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Neon Tommy - Annenberg digital news

A California Voter And Obama Volunteer Talks About The Tight Presidential Race

Michelle Toh |
September 14, 2012 | 6:04 p.m. PDT

Staff Reporter

Lynda Johnson, pro-Obama activist (Michelle Toh, Neon Tommy).
Lynda Johnson, pro-Obama activist (Michelle Toh, Neon Tommy).

Lynda Johnson, 64, is a retired city employee from Redondo Beach who has worked in property management and on the Commission on the Status of Women for more than 20 years. 

“[Obama] is far more able to understand the plight of the middle class and the poor than [former Gov. Mitt] Romney will ever be," Johnson said at a Redondo Beach phone bank event for Obama where she volunteers.

"The man is completely out of touch. And I am a complete and entire supporter of Obama, although my heart was with Hillary Clinton in 2008. When she lost to Obama, I switched allegiance quickly and I’ve been very impressed with him, unlike a lot of people. I have been extraordinarily impressed with him.”

Johnson also acknowledged that perhaps Obama has been too careful in voicing out against his opponents.

“I think that the only thing he could do is be a little bit more blatant about what the Republicans have done over the past four years to deny him any successes," she said. "It’s really hard when you’re dealing with such a tight race and you’re trying to turn around independent people, primarily, because you’re really not going to change the minds of Republicans or Democrats at this point. I would like him to be more aggressive but I’m not sure that that should be his place.”  

Johnson cited the landmark decision in Citizens United v. Federal Election Commission, which held that political spending by corporations could not be prohibited by government, as a factor in Romney’s favor.

“Because of that ruling that the Supreme Court made about corporations being people, Republicans have a lot more money to spend.”

A women’s studies minor in college, Johnson indicated Obama’s legislation in support of women’s rights was a reason he gained her support.

“That’s made a huge difference for me. But I’m a Democrat, I’m a feminist and the Republican Party is really not supportive of either one of those things. They’re absolutely not supportive of women. I don’t know how we can elect somebody who isn’t supportive of any of those things.” 

Her statement draws attention to the notion that in this narrow election, voters are simply looking to the lesser of two evils. In August, Fox News’ John Layfield wrote, “We have two candidates for president and America would rather have ‘none of the above.’ We have a Congress that America, except for a single-digit percentage, would like to ‘throw out.’ Half of our country doesn’t choose to use its brain -- 25 percent will vote Democrat and 25 percent will vote Republican no matter what, which tells me that up to 50 percent of our country chooses to not think for themselves.”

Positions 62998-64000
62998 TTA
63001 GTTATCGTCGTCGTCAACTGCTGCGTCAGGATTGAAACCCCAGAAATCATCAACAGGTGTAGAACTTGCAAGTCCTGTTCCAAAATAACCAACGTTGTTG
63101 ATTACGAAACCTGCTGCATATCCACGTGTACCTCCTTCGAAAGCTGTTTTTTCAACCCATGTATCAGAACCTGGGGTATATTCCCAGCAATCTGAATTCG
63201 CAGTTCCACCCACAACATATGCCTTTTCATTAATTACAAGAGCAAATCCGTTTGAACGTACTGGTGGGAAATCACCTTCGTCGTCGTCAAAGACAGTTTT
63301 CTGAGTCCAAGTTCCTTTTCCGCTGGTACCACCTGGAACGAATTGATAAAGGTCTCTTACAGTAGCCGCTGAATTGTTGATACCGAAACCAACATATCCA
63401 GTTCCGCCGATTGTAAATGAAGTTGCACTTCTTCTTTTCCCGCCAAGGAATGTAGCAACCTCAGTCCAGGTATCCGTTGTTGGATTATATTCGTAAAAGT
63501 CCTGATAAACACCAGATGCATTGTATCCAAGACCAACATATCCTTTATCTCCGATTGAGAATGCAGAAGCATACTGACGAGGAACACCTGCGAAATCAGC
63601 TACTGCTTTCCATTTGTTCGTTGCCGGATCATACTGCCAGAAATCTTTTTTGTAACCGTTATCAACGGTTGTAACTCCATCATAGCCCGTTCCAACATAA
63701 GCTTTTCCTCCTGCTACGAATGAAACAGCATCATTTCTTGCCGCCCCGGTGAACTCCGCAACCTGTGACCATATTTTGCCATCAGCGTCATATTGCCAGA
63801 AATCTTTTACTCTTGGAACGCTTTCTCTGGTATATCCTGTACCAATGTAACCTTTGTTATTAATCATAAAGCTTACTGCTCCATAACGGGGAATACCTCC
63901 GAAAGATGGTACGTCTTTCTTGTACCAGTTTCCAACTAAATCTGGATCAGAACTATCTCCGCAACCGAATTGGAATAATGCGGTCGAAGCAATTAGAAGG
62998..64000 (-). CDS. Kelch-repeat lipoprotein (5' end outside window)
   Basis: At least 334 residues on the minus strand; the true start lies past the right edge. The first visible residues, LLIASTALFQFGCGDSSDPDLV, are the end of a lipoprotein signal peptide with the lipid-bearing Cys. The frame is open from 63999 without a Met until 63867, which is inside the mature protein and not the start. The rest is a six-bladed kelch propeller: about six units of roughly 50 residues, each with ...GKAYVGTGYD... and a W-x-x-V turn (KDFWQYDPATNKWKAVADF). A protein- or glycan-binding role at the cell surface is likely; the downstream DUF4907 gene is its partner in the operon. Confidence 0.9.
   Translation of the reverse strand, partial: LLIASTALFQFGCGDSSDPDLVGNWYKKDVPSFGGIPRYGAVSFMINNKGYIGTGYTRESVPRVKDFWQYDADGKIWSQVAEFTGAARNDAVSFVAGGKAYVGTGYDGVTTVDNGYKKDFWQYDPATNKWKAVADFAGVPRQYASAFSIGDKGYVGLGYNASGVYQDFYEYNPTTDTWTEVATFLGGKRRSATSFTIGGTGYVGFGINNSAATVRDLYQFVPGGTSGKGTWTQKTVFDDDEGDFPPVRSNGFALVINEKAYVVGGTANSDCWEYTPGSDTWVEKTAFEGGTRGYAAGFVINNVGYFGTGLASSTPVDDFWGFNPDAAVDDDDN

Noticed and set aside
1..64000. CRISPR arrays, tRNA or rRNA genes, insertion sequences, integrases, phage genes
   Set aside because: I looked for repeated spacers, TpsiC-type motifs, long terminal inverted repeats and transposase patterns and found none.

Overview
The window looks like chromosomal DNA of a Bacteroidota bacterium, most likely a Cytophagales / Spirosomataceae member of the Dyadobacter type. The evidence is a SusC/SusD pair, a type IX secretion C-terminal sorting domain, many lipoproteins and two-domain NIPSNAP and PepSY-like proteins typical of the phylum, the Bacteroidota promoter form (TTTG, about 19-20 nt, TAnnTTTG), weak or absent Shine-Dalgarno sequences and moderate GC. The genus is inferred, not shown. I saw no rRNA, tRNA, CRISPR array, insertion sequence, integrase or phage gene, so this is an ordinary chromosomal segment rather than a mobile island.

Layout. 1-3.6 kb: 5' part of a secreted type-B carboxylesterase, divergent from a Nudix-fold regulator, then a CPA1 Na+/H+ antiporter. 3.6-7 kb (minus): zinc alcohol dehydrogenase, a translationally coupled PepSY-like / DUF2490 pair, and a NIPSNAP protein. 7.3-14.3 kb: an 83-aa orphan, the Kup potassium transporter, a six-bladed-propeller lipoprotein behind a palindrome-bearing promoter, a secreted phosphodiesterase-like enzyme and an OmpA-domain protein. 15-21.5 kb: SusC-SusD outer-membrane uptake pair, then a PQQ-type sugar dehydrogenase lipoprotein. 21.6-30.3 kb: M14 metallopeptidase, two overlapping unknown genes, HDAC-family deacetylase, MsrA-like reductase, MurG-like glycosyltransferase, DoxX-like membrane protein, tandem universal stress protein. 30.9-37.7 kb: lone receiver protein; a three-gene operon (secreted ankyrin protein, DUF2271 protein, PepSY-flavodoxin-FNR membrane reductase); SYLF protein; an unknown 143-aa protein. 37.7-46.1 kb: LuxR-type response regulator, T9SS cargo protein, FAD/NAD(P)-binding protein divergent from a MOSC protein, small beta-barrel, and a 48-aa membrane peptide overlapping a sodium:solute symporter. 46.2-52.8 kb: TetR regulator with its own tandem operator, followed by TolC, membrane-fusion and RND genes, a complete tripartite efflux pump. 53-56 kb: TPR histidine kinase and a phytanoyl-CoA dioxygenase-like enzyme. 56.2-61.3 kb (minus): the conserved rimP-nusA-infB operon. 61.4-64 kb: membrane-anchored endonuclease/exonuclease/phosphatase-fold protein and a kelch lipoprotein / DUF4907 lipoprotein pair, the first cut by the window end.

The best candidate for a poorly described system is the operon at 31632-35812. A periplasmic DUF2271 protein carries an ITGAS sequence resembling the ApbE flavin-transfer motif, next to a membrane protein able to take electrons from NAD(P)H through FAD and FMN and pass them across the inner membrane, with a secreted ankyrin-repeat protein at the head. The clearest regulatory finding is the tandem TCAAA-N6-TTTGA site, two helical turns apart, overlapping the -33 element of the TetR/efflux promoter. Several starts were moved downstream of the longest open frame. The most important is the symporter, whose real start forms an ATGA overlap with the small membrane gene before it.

Johnson said she would be terrified if Romney won the election.

“Anything we were able to do in the last four years would be denied if he gets elected,” saying that she saw Romney’s election as a horrifying regression. 

“I know people who are going to have medical insurance who wouldn’t have otherwise,” she said of Obama’s policy changes. “My son doesn’t have any medical insurance. I think that is huge. Because [Obama] put his re-election on the line, he put his credibility on the line, and that was an extremely brave thing for him to do. He wasn’t popular, and I don’t know why.”

In terms of key issues for the candidates, Johnson delivered a resounding opinion on a hotly contested topic in recent years.

“Immigration needs to be fixed," she said. "There’s got to be a way to incorporate the people who are already here, into our society in some legal manner. We just can’t go on the way we are. And it’s not going to be easy; it’s not going to make people happy; but we have to solve it somehow.”

She said developing more jobs would be the president’s biggest probable hurdle for the next few years. “The Republicans have really kept that from happening because they didn’t care about people. They were more interested in making Obama fail than they were in improving the economy, and they voted down everything that they could that would’ve helped the economy, and that makes me really angry.”

Read more of Neon Tommy's coverage on the 2012 election here.
Reach Staff Reporter Michelle Toh here.



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